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Wolf rebukes lawmakers over tactics

Governor says opposition to virus policies could cost ‘a lot of lives’

Gov. Tom Wolf scolded the Republican-led General Assembly on Thursday for its continued opposition to the administration’s COVID-19 policies, including a lawsuit that has voiding provisions in the governor’s emergency declaration, bills intended to lift restrictions on restaurants and bars and a bill seeking to ensure school districts retain local control of extracurricular activities.

Republicans have “repeatedly tried to overturn the very mitigation measures that are keeping case counts (in Pennsylvania) low,” Wolf said in a webcast news conference. “If they succeed, we lose a lot of lives.”

The scolding is actually Wolf’s “projection” of his own missteps — overreaching orders that have damaged many businesses and the lives of many Pennsylvanians — and an expression of his wish that lawmakers would just let him have his way, according to State Rep. Lou Schmitt, R-Altoona.

“I’m sure this governor would love for the majority party in the General Assembly to play tiddlywinks between now and the general election,” Schmitt said.

But that’s not happening, he said.

“He doesn’t get to dictate to the majority party,” Schmitt said. “(We) will continue to do what we believe reflects the will of the people.”

Pennsylvania has been successful in containing COVID-19, as praise from White House Coronavirus Task Force Coordinator Deborah Birx shows, along with statistics and other indicators, Wolf said — citing a study that showed people who test positive are twice as likely to have dined indoors at a restaurant as those who test negative.

Yet the Republicans “repeatedly try to deny my administration the critical tools I need,” the governor said.

“Now is not the time for grandstanding.”

It’s not the Republicans who are “pumping (themselves) up like a swamp frog every time they see a camera,” Schmitt retorted.

The governor was deliberately drawing attention to himself to help Democratic lawmakers who recently made “tough votes” — initially in favor of the school district autonomy bill, then against it, to avoid an override of the governor’s successful veto, according to state Rep. Jim Gregory, R-Hollidaysburg.

“It was purely political,” he said. “He was taking bullets.”

The lawmakers for whom he was taking those bullets have been “hearing it back in their districts” about the governor’s restrictions on attendance at football games, Gregory said — although for now at least, those restrictions have been lifted because of the lawsuit.

Schmitt sees Wolf’s speech from another perspective.

“He’s running scared,” Schmitt said.

His party’s lawmakers are putting heat on him, because he put them in an awkward position, Schmitt said.

“A good leader doesn’t expose his troops to fire,” Schmitt stated.

Some Democratic members are starting to desert, mainly those whose seats are threatened, Schmitt indicated.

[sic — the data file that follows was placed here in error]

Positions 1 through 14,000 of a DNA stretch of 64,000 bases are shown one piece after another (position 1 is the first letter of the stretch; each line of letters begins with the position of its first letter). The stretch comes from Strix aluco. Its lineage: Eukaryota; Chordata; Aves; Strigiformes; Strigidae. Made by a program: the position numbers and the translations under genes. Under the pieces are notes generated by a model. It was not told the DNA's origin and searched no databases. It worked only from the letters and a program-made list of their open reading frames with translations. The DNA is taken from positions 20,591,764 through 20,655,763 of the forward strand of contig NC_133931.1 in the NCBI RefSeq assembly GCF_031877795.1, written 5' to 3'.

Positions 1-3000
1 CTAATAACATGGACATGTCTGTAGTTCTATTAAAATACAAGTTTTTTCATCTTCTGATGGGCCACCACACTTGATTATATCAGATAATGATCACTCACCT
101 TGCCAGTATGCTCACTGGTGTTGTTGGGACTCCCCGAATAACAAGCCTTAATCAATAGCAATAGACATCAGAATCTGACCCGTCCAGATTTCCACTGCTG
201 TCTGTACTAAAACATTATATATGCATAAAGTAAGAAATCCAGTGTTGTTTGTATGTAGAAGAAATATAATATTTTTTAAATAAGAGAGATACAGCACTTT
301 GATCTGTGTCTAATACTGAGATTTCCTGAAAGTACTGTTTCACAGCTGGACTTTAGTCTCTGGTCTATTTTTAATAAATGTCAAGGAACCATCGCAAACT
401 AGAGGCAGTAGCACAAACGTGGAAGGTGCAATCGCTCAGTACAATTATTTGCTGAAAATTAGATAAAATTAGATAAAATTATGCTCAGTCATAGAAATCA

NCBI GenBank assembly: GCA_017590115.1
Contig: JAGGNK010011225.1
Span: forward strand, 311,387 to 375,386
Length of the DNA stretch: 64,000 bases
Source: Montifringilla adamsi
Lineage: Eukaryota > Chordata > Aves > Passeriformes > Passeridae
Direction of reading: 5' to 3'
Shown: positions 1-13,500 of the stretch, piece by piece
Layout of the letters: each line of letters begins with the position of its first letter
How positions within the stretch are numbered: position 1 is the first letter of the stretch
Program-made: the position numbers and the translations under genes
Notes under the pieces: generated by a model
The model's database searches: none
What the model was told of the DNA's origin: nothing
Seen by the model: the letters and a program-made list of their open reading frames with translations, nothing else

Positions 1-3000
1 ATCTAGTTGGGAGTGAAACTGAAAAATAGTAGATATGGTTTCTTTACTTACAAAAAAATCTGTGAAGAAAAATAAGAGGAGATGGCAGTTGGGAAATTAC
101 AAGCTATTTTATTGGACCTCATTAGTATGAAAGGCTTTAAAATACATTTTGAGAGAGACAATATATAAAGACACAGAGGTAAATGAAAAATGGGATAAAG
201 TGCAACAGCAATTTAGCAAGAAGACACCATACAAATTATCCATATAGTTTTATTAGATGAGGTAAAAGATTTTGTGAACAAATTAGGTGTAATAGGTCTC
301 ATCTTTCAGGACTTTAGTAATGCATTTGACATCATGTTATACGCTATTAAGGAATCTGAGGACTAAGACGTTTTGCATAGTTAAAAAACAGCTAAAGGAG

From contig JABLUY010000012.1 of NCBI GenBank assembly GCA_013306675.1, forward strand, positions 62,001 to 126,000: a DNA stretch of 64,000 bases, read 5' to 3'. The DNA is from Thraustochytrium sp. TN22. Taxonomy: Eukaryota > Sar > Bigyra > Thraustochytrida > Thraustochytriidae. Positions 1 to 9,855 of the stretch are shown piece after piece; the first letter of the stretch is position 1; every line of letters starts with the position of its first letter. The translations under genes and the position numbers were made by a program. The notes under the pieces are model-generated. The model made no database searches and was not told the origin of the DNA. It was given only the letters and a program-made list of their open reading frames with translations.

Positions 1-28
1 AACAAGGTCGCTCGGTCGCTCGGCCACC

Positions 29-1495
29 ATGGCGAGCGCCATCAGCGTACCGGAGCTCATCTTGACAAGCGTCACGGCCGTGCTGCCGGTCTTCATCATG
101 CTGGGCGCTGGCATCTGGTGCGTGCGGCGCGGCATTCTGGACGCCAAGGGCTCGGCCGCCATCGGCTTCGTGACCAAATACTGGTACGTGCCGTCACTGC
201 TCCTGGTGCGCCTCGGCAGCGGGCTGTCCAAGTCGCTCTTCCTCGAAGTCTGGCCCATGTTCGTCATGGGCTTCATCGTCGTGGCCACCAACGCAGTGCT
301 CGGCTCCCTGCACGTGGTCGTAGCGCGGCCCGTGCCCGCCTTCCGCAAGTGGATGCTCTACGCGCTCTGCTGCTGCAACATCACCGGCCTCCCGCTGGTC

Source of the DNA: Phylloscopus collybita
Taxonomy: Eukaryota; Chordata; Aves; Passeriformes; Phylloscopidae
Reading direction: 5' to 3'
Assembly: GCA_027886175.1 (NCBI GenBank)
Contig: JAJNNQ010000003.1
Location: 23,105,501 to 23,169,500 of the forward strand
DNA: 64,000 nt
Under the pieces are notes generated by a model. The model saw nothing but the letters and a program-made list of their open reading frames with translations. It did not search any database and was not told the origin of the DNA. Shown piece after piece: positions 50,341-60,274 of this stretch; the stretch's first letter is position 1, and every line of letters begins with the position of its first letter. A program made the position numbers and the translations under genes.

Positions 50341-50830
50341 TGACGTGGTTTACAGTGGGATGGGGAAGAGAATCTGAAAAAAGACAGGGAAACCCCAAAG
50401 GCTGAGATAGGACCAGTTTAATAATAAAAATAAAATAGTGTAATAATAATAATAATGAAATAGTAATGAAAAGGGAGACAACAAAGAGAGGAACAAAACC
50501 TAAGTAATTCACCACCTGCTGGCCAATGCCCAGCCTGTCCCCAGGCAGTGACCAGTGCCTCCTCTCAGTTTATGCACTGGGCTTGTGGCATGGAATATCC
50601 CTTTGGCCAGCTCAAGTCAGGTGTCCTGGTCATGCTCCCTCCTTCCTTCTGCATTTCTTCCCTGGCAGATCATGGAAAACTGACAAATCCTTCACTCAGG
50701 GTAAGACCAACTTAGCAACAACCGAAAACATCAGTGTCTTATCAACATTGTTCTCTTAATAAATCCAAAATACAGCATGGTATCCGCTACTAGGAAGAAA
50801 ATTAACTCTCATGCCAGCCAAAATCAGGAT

“Party loyalty only goes so far,” he said.

Still, governors have leverage, because they control lots of resources that go to individual districts through grants and other means, according to Schmitt.

Lawmakers who switched their votes from approving the bill to disapproving the veto override “chose the governor over their constituents,” state Sen. Judy Ward, R-Blair, said.

Cambria County Democrat Frank Burns wasn’t one of the switchers.

He was “deeply disappointed” in the failure to override, Burns wrote in an emailed news release.

The governor ought simply to accede to the will of the people, according to Schmitt.

“He ought to put away his red pen,” Schmitt stated. “Quit vetoing commonsense bills that a majority of the people want.”

Wolf seems to equate anything aimed at undoing what he’s done as a loss, even though he has followed up his successful vetoes with actions that have provided the very relief originally intended by those bills, Schmitt said.

“It’s as if he can’t allow the legislature to have a win,” Schmitt said.

The autonomy that the school district bill would have granted made sense, according to Ward.

“Face it, this state is very diverse, and what might work in a larger area may not work in a smaller or more rural community,” Ward said. “I feel local communities should be able to make those decisions.”

They can deal with the coronavirus safely by following the Centers for Disease Control and Prevention guidelines, Ward said.

Wolf said lawmakers should focus on grants and loans for struggling small businesses, hazard pay for front-line workers and paid sick leave legislation, rather than on fighting him.

That’s ironic, because the governor’s mitigation orders are what caused the problems those actions would seek to alleviate, Schmitt said.

“He throws them off the boat, then tells us to throw them a lifeline,” he said.

Wolf also urged lawmakers to consider ethical and electoral reforms.

Those are reforms he supports, generally, Schmitt said, adding that he’d need to see specifics.

All such suggestions to the General Assembly are probably attempts to “deflect” attention from administration policies “that have really hurt Pennsylvanians,” Ward said.

Mirror Staff Writer William Kibler is at 949-7038.

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